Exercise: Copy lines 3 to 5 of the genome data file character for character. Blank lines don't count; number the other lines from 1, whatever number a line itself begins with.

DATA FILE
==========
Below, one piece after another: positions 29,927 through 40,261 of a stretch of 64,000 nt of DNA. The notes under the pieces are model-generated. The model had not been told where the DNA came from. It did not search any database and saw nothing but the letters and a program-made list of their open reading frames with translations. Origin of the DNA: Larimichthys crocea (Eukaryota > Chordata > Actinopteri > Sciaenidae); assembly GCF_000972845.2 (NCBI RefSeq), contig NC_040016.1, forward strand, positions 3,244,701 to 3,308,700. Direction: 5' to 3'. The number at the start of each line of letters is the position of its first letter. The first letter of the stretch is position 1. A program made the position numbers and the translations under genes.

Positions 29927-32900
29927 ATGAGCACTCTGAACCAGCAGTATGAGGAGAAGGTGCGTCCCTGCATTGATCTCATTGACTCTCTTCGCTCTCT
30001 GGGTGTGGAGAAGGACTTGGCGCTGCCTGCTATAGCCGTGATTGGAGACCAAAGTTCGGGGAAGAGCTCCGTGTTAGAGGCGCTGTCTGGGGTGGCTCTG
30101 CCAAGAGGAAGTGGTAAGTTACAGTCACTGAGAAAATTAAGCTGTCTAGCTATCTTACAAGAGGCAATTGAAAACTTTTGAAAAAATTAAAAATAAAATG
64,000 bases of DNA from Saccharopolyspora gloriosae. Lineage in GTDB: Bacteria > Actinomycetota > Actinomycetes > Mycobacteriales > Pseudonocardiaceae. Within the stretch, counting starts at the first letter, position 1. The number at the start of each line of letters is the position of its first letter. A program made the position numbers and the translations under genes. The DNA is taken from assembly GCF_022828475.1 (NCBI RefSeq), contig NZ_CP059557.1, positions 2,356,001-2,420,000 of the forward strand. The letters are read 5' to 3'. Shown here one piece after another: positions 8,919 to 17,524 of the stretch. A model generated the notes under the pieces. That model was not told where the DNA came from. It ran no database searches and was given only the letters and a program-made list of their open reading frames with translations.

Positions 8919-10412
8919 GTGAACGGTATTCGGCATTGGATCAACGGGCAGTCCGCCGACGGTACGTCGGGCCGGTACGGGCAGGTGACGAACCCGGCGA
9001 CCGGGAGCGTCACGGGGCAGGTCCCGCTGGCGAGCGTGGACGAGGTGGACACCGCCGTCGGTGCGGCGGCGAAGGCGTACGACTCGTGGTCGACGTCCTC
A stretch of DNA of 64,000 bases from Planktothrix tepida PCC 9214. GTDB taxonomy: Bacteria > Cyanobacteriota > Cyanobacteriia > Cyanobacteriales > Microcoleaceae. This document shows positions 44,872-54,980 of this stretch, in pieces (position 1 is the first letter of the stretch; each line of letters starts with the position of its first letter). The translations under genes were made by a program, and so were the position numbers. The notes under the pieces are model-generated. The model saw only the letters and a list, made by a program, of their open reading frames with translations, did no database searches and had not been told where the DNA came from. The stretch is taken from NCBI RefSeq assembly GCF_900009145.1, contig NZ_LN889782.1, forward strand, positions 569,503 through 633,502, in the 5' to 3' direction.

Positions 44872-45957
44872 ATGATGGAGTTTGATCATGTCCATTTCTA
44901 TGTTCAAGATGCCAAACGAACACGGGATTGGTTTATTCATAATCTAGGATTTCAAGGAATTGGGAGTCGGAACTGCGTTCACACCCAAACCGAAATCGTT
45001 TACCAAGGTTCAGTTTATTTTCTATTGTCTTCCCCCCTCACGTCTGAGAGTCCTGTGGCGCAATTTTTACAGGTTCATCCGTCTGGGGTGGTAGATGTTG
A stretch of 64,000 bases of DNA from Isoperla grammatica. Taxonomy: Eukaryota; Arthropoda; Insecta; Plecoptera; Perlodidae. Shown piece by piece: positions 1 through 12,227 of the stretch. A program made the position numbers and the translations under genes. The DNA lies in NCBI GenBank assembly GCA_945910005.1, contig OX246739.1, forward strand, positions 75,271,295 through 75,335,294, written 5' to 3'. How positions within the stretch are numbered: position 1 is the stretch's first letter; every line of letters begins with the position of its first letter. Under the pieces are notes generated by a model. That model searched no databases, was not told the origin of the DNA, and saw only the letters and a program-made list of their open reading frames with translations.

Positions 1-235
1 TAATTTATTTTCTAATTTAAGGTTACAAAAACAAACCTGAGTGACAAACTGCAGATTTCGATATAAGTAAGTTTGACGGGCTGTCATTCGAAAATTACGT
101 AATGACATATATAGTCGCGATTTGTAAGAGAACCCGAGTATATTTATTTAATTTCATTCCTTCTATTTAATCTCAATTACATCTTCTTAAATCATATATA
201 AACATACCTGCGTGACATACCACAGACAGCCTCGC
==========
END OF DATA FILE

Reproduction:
29927 ATGAGCACTCTGAACCAGCAGTATGAGGAGAAGGTGCGTCCCTGCATTGATCTCATTGACTCTCTTCGCTCTCT
30001 GGGTGTGGAGAAGGACTTGGCGCTGCCTGCTATAGCCGTGATTGGAGACCAAAGTTCGGGGAAGAGCTCCGTGTTAGAGGCGCTGTCTGGGGTGGCTCTG
30101 CCAAGAGGAAGTGGTAAGTTACAGTCACTGAGAAAATTAAGCTGTCTAGCTATCTTACAAGAGGCAATTGAAAACTTTTGAAAAAATTAAAAATAAAATG